Supply and demand revisited
Controversy and excitement make headlines. Looking at the December 9 USDA report for the grain markets, nothing profound or unexpected happened. The market slid lower as the tone of the report was negative, however, nothing “new” was discovered or disclosed that the market hadn’t been anticipating for the last two weeks.
Even though the report may have been underwhelming for journalists, the information is useful if you are a farmer whose livelihood depends on smart decisions. Below is a quick recap of the report:
The USDA's end of year stockpiles estimate for the U.S. is now pegged at 848 million bushels, up slightly from its November forecast of 843 million bushels, and above the average analyst guess of 838 million. The USDA cut its food, seed and industrial demand projection by 5 million bushels, to 4.6 billion. The USDA also raised its world ending stocks projection to 127.2 million metric tons from a prior forecast of 121.6 million. USDA estimates China end of year supplies at 56.97 million metric tons, up from 51.72 million estimated last month. Overall, corn prices are still in a sideways trend. It a good sign that corn did not plunge through technical support levels, nor were any sell stops triggered below technical support levels.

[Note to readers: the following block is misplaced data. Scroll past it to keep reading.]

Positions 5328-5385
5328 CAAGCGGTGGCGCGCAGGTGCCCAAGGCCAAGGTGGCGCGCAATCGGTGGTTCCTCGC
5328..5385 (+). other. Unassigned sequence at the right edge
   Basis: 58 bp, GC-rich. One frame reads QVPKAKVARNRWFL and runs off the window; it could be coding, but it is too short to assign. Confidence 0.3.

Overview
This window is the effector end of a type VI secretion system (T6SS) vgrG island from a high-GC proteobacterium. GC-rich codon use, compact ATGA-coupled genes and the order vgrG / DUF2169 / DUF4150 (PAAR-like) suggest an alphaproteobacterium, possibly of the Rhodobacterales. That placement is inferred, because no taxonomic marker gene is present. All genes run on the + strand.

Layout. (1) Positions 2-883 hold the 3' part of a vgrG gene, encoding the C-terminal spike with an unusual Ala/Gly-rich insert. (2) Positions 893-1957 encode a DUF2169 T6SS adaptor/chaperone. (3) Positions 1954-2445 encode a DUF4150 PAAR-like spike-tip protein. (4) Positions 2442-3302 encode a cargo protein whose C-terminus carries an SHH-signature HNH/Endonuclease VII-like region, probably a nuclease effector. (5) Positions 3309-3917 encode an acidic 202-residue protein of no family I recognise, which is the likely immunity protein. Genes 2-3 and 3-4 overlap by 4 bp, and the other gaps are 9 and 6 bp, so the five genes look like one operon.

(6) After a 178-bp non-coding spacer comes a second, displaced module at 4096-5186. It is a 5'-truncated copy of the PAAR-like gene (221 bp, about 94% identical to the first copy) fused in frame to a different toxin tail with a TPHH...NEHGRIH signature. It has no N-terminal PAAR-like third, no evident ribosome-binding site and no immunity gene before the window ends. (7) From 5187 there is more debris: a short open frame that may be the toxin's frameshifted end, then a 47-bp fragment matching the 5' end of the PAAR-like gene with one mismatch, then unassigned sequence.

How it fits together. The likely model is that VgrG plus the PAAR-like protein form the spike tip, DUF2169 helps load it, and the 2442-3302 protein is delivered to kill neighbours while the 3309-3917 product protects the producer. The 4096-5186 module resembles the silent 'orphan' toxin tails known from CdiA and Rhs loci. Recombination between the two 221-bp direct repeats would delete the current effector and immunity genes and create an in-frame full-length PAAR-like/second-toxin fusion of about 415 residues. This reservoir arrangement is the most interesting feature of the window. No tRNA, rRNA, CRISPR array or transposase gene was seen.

The USDA raised its estimate of U.S. 2011-12 soybean ending stocks to 230 million bushels, up from 195 million in November and above the average trade estimate of 214 million. The stocks increase came from reductions in USDA's forecasts of U.S. 2011-12 soybean exports and domestic crushing. The USDA also raised the 2011-12 global soybean carryout to 64.54 million tons, from 63.56 million in November.